A judge has ordered the Cabinet for Health and Family Services to continue releasing complete child abuse records, but the Cabinet is likely to continue redacting information in those records pending an appeals court ruling. Earlier this year, Judge Phillip Shepherd made a final order for the Cabinet to release thousands of pages of child abuse records. Because it was a final order, the Cabinet appealed the decision. Shepherd has now changed his ruling to keep the matter in his court, and to keep the records moving.
The Kentucky Supreme Court has ruled that the latest maps of state legislative districts are unconstitutional. Lawmakers approved new lines for state House and Senate districts earlier this year. But a circuit court judge declared them unconstitutional, citing a precedent that districts can’t be more than five percent larger or smaller than their ideal size. Lawyers for the Legislative Research Commission promptly appealed the ruling on behalf of House and Senate leadership.
The fight over redistricting has moved to the Kentucky Supreme Court. Lawmakers approved new lines for state House and Senate districts earlier this year. But a judge declared them unconstitutional, citing a precedent that districts can’t be more than five percent larger or smaller than their ideal size. Lawyers for the Legislative Research Commission promptly appealed the ruling.
A Senate bill that would have made pseudoephedrine available by prescription only has surprisingly been killed by its sponsor. State Senator Robert Stivers withdrew Senate Bill 50 Thursday, to the objection of several of his colleagues. Pseudoephedrine, or PSE, is a key ingredient in both over-the-counter cold medicines and meth. The bill was meant to curtail meth production by restricting pseudoephedrine sales.
The Kentucky Senate has rejected a measure that would amend the state constitution to legalize casinos in Kentucky. The issue has long been a legislative priority of Governor Steve Beshear, and this year was the first in which he attempted to expand gambling by amending the constitution. The bill cleared committee yesterday, but failed on the Senate floor with a vote of 16-21.
Kentucky lawmakers were reminded today of a 96 dog rescue in western Kentucky. The animals were retrieved in the community of Wingo through the efforts of Animal Rescue Corps. Corps President Scotlund Haisley was at the state capitol today for ‘Humane Lobby Day.’
The Fairness Coalition in Kentucky is continuing its push for a statewide anti-discrimination law. The coalition held a rally in Frankfort on Wednesday to urge state lawmakers to favor legislation that would bar discrimination in employment, housing and public accommodations based on sexual orientation and gender identity. Currently, online the cities of Louisville, Lexington and Covington have laws giving lesbian, gay, bisexual and transgender individuals civil rights protections.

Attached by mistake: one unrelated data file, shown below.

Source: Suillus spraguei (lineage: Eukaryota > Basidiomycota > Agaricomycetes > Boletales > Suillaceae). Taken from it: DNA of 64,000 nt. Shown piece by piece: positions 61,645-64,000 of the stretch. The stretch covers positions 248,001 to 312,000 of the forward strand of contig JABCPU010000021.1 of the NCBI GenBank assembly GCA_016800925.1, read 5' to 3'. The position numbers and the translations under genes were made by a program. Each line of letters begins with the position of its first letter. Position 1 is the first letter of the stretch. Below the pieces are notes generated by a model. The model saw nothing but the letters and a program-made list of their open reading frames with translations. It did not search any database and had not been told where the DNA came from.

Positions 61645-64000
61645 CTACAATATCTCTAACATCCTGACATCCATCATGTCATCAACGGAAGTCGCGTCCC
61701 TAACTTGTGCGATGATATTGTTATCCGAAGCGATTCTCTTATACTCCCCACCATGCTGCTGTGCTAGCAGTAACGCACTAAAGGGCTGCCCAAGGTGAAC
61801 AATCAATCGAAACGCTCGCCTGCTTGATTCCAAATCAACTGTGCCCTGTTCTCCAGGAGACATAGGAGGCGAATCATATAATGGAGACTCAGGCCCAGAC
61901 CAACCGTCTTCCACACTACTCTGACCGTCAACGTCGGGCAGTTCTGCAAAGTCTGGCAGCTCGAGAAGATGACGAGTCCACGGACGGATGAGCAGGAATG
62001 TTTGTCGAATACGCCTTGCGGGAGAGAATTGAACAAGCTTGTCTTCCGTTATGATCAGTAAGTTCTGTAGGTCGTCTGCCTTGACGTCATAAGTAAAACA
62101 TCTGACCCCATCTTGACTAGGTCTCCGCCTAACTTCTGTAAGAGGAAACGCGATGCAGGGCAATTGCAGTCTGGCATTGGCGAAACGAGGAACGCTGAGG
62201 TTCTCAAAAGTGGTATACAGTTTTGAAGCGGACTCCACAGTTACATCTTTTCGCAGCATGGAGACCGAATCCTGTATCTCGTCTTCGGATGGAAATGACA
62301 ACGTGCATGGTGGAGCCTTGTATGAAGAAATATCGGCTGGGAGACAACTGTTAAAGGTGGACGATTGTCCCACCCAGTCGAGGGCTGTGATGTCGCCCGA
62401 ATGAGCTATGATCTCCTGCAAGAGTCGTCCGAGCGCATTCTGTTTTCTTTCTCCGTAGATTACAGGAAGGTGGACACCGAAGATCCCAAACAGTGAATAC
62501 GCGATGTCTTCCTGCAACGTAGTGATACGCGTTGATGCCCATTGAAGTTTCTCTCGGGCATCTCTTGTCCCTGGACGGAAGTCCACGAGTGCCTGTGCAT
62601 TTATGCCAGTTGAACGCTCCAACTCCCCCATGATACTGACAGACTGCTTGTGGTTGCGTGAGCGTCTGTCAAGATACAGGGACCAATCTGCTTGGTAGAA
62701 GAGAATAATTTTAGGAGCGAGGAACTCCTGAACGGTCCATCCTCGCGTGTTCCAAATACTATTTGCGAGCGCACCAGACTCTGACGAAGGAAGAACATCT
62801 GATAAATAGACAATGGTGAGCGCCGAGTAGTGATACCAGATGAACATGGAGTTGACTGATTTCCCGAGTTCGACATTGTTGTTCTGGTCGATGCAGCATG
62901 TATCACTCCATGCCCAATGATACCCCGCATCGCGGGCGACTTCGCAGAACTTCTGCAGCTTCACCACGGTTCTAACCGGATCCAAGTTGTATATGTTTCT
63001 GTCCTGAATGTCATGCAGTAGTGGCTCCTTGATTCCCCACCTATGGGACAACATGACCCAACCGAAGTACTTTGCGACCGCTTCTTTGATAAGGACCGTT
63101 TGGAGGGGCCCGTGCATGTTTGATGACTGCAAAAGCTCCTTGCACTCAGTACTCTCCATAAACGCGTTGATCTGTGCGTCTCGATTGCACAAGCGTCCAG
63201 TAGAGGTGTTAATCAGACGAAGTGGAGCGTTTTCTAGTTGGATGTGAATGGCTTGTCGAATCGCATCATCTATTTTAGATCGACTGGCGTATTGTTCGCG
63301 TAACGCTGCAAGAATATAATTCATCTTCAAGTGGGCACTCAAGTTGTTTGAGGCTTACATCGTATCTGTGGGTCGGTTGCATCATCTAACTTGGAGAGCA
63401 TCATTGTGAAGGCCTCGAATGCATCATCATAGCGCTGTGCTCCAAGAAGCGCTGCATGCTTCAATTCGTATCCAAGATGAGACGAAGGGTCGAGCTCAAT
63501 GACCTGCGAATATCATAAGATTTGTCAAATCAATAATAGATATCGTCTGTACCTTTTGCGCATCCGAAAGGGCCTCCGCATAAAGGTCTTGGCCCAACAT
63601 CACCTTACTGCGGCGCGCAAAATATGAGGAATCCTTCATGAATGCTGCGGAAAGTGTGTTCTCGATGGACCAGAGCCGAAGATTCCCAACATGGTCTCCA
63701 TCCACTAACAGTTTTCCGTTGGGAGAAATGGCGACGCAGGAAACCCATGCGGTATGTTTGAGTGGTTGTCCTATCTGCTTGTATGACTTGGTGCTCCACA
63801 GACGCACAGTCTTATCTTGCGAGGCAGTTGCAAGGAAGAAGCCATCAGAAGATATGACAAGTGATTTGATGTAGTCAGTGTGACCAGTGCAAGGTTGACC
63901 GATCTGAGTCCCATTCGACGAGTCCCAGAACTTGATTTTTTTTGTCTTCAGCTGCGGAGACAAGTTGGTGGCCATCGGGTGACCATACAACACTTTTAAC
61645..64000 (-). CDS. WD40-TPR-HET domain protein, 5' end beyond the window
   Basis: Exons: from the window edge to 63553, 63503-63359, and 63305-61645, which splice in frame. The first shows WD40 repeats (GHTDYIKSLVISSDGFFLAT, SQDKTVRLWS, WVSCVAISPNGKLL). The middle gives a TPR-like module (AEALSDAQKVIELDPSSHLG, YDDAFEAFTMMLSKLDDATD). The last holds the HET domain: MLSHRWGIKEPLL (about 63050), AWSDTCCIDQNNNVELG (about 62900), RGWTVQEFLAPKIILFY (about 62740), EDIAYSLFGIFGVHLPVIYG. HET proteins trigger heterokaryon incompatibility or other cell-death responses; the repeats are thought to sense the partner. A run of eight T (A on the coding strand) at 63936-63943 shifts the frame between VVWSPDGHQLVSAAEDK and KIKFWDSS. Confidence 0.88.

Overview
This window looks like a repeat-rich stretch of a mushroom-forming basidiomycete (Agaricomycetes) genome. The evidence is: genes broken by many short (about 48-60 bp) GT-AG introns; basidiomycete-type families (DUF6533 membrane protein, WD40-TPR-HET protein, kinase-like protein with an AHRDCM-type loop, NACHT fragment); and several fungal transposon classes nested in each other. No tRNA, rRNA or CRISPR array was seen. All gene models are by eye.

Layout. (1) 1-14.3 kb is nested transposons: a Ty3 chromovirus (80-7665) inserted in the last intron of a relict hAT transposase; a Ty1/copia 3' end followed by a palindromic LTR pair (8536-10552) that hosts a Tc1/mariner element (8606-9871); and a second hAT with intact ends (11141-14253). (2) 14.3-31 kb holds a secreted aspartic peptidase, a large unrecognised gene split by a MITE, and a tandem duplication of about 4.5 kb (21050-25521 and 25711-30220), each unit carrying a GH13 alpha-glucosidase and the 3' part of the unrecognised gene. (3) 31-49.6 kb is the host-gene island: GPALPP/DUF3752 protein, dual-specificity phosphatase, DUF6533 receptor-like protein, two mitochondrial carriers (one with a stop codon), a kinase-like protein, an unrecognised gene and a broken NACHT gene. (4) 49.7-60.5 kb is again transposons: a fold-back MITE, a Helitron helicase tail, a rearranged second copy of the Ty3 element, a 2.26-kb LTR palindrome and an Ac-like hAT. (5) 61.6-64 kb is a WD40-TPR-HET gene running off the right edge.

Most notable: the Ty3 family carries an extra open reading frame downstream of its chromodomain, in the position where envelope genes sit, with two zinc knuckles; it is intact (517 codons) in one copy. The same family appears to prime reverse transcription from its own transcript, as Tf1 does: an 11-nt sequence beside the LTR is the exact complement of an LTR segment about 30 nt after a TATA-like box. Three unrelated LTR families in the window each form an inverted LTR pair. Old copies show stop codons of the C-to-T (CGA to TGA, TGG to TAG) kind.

Kentucky lawmakers are once again ready to approve a bill capping the state’s debt at six percent of revenues. The issue has been in and out of committee multiple times this session. It started as a constitutional amendment, then changed to a regular bill. And state Senators have renamed the measure to show their commitment to it. It is now called Senate Bill 1.
Governor Steve Beshear’s constitutional amendment to legalize casinos in Kentucky has cleared its first legislative hurdle. The bill passed the Senate's State and Local Government committee 7-4 today. The measure would allow up to seven casinos in Kentucky. But the committee changed the bill, dropping language that requires five of the casinos to be at horse racing tracks. The measure still requires a 60-mile buffer zone between tracks and independent casinos.
The chairman of the House Education Committee says his modifications to a dropout bill will help broker a compromise between the House and the Senate. Both chambers recently passed legislation effectively raising Kentucky’s high school dropout age, but there are key differences between the bills. Currently, students can’t drop out of high school on their own until they’re 18 years old. But with parental consent, they can drop out at age 16.
Pastors and concerned citizens in Kentucky are taking their fight against expanded gambling directly to the Capitol. Led by the Reverend Hershel York, opponents of Governor Steve Beshear’s gambling amendment flooded Frankfort today in protest. They filled hallways and lobbied legislators to vote no on the amendment, then gathered in the Rotunda for a larger rally.
Kentucky House Speaker Greg Stumbo says the plan to make the University of Pikeville the ninth state university will not be derailed by the hectic session.Stumbo is the main legislative supporter of the measure. And he says despite redistricting, expanded gambling legislation and other barriers or distractions, his bill will continue moving forward. The latest step is a hearing today in the House Education Committee.
A bill allowing Amish buggy drivers in Kentucky to use reflective tape instead of a state-mandated orange triangle is only a few steps away from becoming law. The state Senate passed a bill addressing the issue weeks ago. And a House committee passed its own version last week. There are a few differences in each chamber’s bill. The House wants 200 inches of white, two-inch-wide tape on the back of each buggy. The Senate version mandates 100 inches of red or white one-inch-wide tape.
A first term lawmaker from Louisville would like to see term limits set for each house of the legislature. The measure, offered by Representative Mike Nemes , calls for a constitutional amendment. If approved, it would require lawmakers to leave their chamber after 12 years. “It will somewhat rotate leadership so you won’t have leaders that possibly could be in charge for 20- 30 years and kind of run everything and the rank and file is kind of non-existent if that happens,” said Nemes.
A bill that would allow Kentucky to collect money from Medicaid fraud busts has again been introduced in Frankfort. House Speaker Greg Stumbo filed the bill, which would also protect and possibly reward whistle blowers who report fraud in Medicaid or any other areas of state government. Stumbo says the bill is needed to help Kentucky get money that usually ends up in federal coffers.